QuoteOne other question, how does Waltarzars old N64 amp compare?http://www.eurasia.nu/wiki/index.php?pagename=N64RgbBoosterIt is directly connected to the VDC-NUS chip with no components removed - obviously this makes your amp more accurate (No offence intended to Waltarzar) but im just curious Knowing what parts he used would it be possible for you to say what Waltarzars amp would do to the RGB signal levels?
Quote from: viletim on September 27, 2008, 12:22:06 AMI'd like a explain this further, but I'm short on time at the moment. To adequately explain everything will take some preperation... and pictures!
Quote from: viletim on September 27, 2008, 12:22:06 AMVoltage gain of this amplifier is something like 0.95. The Vpp would be unchanged, there would be an additional DC offset added. The exact value of this offset would depend on both the average brightness of the picture, and gain of the individual transistor used. Makes it very difficult to predict.Basically, the idea is to reduce the impedance of the circuit to as low as possible then stick it into a TV. Then the 75 ohm load of the TV harly makes any difference to the amplitude.This circuit relies on tolerances which vary too much...it's a poor design.
Quote from: Link83 on September 28, 2008, 12:14:50 AMWow, I have so much to learn Quote from: viletim on September 27, 2008, 12:22:06 AMI'd like a explain this further, but I'm short on time at the moment. To adequately explain everything will take some preperation... and pictures!That sounds great With all your knowledge maybe you should consider writing a book on video signals?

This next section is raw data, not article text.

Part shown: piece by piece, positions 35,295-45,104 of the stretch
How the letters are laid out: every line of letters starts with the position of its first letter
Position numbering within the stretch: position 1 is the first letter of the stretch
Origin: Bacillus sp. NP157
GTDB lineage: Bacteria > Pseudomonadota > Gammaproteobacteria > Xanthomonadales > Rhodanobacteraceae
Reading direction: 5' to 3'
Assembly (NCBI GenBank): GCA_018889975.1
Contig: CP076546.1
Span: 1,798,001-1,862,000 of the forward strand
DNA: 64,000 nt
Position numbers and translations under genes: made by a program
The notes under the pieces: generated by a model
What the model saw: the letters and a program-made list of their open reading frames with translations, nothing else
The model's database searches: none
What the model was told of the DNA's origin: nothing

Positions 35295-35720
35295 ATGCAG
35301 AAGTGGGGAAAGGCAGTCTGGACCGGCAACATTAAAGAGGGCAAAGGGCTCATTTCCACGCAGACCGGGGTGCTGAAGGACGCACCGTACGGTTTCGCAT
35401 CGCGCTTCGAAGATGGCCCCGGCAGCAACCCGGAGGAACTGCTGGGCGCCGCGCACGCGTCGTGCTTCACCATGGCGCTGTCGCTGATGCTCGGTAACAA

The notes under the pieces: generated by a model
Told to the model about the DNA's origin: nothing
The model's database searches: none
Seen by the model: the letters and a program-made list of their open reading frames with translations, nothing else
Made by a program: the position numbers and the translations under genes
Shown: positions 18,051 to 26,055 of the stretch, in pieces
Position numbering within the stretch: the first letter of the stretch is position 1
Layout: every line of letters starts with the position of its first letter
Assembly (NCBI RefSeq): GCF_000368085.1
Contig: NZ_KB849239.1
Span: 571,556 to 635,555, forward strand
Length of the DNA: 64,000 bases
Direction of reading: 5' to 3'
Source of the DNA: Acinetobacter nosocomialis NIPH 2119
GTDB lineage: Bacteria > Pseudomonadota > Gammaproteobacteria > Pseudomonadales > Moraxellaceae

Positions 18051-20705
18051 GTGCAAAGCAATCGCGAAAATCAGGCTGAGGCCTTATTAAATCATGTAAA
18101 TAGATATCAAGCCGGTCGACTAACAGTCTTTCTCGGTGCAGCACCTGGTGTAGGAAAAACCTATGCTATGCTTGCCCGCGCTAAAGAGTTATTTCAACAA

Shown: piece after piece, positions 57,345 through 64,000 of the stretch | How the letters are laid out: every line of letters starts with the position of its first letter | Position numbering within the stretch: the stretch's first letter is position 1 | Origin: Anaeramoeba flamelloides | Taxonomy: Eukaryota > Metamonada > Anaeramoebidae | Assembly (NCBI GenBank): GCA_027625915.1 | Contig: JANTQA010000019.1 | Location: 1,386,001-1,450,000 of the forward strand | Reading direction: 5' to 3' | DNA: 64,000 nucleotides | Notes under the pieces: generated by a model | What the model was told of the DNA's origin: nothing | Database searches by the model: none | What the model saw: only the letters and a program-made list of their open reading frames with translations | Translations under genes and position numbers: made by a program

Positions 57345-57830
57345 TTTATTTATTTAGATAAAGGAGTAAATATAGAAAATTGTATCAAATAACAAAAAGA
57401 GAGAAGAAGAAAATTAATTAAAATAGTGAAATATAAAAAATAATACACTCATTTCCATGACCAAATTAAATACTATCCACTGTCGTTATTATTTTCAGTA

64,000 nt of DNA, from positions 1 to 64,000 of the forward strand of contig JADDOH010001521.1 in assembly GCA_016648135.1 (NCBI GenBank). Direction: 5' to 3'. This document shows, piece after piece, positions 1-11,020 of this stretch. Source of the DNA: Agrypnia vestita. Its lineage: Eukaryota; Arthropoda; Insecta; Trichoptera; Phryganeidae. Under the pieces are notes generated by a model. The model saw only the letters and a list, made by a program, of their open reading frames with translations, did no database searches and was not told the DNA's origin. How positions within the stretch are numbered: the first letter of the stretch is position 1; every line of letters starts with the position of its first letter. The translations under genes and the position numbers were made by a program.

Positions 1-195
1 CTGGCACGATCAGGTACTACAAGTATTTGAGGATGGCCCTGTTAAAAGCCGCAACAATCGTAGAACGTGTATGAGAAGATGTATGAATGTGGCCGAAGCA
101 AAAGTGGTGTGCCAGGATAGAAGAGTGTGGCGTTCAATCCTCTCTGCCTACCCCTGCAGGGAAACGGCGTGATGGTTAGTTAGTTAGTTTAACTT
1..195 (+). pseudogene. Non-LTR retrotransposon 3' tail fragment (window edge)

QuoteIf it would help at all here is the datasheet for the BF494 used in Waltarzars N64 amp:-http://www.datasheetcatalog.org/datasheet/MicroElectronics/mXqwswz.pdfIt shows the transistors gain, although that might not be much use without knowing the brightness of the picture I guess?
Quote from: Link83 on October 11, 2008, 01:07:03 PMI would imagine with this method the ENC-NUS chip would still be generating a C-Sync signal but without Composite video? My TV was fine with this, but im curious to know if all Scart TV's would be happy with just a C-Sync signal on the Composite line - and not being able to strip it first?
Quote from: viletim on October 12, 2008, 11:58:35 AMGood to hear you got it working.
Quote from: viletim on October 12, 2008, 11:58:35 AMIt's no problem at all. The Dreamcast does exactly this when it detects an RGB cable is plugged in.
Quote from: viletim on October 12, 2008, 11:58:35 AMTo be clear, you've lifted the R,G,B pins of the VDC-NUS and connected them to the amp?
Quote from: viletim on October 12, 2008, 11:58:35 AMI don't know why you'd be loosing sync on bright images... there's no problem with the composite video output on the console I'm working on. The only thing I can think of is that you might be using a PAL N64 RGB cable with the extra 75 ohm resistor on the composite line.